There are separate (and stricter or more numerous) rules of behaviour for Buddhist monks: which are called the Vinaya. There's a bit of a symbiotic relationship between Buddhist monks and laypeople, for example monks shouldn't work for a living (shouldn't handle money) and laypeople should support them with gifts of food and other essentials (basically just food, a robe to wear, medicine when needed, and maybe a place to live). Someone who is living a monk's life (and a lot of Buddhist literature is by and perhaps for monks) might be unlikely to have a huge, negative environmental impact. This explanation of the Vinaya rules on Harmlessness says,
Throughout its history Buddhism has been renowned for its tolerance and compassion towards all living beings and this is reflected in the Buddhist monks' Vinaya. Their rules cover situations of causing harm ranging from murder — which is universally accepted as a crime — to such things as destroying plant life.
Rules against destroying vegetation include even digging the ground...
When the historical Buddha lived and taught (2400 years ago) there were other religions ... which the Buddha probably learned before his enlightenment. One of these is called Jainism. I mention Jainism because it's practice of Amhisa (non-violence) is similar to or stricter than Buddhism's, even for laypeople; and because Jainism and Buddhism may have influenced each other, to some extent, historically.
You can also look for guidance from specific Buddhists, Buddhist teachers, modern-day Buddhist teachers, if not from Buddhism-in-general or "Buddhist religious texts". For example in this comment, Andrei said, "17th Karmapa is very vocal about ecological concerns, perhaps more than any other major Buddhist figurehead so far". And indeed a Google search for
17th Karmapa environmentreturns many results, including for example Buddhism and the Environment: Living in Harmony with the Planet from his own web site.
I hope that what I've written here is true, I hope it's not misleading. Two ways in which this isn't a good answer include,
- It references vocabulary but don't quote texts
- It talks about ethics in general rather than environmentalism specifically
- Asking about the Buddhism and the environment might be a bit like asking, "What does your sister write about football?" ... when, she doesn't actually write about football very much at all.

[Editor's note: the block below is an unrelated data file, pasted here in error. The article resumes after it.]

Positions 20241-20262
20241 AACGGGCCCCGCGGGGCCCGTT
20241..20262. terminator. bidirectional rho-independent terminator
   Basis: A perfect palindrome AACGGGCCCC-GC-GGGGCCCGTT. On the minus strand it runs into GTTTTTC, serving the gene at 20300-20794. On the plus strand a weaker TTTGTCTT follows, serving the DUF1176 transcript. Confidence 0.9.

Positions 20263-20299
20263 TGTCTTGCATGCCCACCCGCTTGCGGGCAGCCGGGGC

In fact it seems to me that Buddhism writes more about people or 'the person' than it does about 'the environment'.
Some of the topics that are more central to Buddhism include the following -- perhaps you can see for yourself how these may be related to environmentalism:
The 'four noble truths', of which:
There's a 'middle way' which says that eternalism and annihilationism are, both, extremes
Being 'selfish' is problematic and unenlightened.
Each and every thing in the environment is consists of a basic structure called Suddashtaka.And that is the smallest structure in the universe and each and every thing in the environment. Which 1 Suddashtaka is consists of 8 items. They are...
- Patawi - like Hardness /solid
- Aapoo - like water (like a liquid..it 'll flow)
- Thejo - Hotness/Coldness
- Waayo - air
- Warna - Colour
- Gandha - Smell
- Rasa - Taste
- Ojah - Some kind of energy
And by connecting millions of Suddashtaka it creates an object (Human,House,Tree..etc) According to the percentage which these items are available the object shows its behavior.
eg: If Patawi (Solidness) percentage is high the object is solid.
And each and every objects in this universe is vanishing (dying) and recreating (changing) trillions and trillions times (can't measure) withing a second. So that's why Buddha said each and everything in this universe is changing.
And if you need to find the end of the universe you must look in to your body. From there you can find the ultimate universal truth.Because each and every thing in this universe is consists of the above mentioned 8 items(Suddashtaka)